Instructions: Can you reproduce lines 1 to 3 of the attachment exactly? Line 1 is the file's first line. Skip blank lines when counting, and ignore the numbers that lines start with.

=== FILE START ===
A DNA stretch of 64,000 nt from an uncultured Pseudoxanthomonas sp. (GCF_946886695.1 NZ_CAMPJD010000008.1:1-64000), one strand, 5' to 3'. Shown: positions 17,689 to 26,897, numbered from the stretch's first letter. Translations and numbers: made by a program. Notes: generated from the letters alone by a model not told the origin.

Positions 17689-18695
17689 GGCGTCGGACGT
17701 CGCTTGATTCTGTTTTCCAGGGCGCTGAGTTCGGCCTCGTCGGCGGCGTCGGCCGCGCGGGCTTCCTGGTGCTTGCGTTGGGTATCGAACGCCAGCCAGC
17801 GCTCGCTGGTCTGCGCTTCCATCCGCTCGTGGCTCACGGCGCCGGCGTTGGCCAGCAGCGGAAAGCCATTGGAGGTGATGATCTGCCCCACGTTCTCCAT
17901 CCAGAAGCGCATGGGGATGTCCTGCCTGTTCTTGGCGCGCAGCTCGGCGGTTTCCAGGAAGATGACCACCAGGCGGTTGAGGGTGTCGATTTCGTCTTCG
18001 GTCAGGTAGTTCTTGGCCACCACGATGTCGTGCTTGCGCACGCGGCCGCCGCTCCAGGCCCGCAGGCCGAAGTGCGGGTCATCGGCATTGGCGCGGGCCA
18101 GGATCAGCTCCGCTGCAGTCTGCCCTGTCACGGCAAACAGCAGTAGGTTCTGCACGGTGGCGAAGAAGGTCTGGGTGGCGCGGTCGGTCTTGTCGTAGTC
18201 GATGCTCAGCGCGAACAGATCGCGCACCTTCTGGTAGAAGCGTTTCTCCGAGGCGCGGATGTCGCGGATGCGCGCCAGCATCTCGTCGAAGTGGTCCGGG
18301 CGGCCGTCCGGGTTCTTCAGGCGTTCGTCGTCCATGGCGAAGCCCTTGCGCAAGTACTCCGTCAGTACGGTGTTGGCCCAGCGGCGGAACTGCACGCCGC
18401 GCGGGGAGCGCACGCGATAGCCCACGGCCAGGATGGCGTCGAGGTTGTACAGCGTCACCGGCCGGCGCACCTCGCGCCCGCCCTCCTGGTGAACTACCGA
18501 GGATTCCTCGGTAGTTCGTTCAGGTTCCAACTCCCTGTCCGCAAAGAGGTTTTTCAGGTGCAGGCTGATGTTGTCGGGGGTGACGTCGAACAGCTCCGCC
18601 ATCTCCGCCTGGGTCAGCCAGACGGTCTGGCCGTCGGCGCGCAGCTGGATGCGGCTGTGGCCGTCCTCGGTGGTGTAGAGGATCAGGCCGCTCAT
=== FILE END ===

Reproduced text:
A DNA stretch of 64,000 nt from an uncultured Pseudoxanthomonas sp. (GCF_946886695.1 NZ_CAMPJD010000008.1:1-64000), one strand, 5' to 3'. Shown: positions 17,689 to 26,897, numbered from the stretch's first letter. Translations and numbers: made by a program. Notes: generated from the letters alone by a model not told the origin.

Positions 17689-18695
17689 GGCGTCGGACGT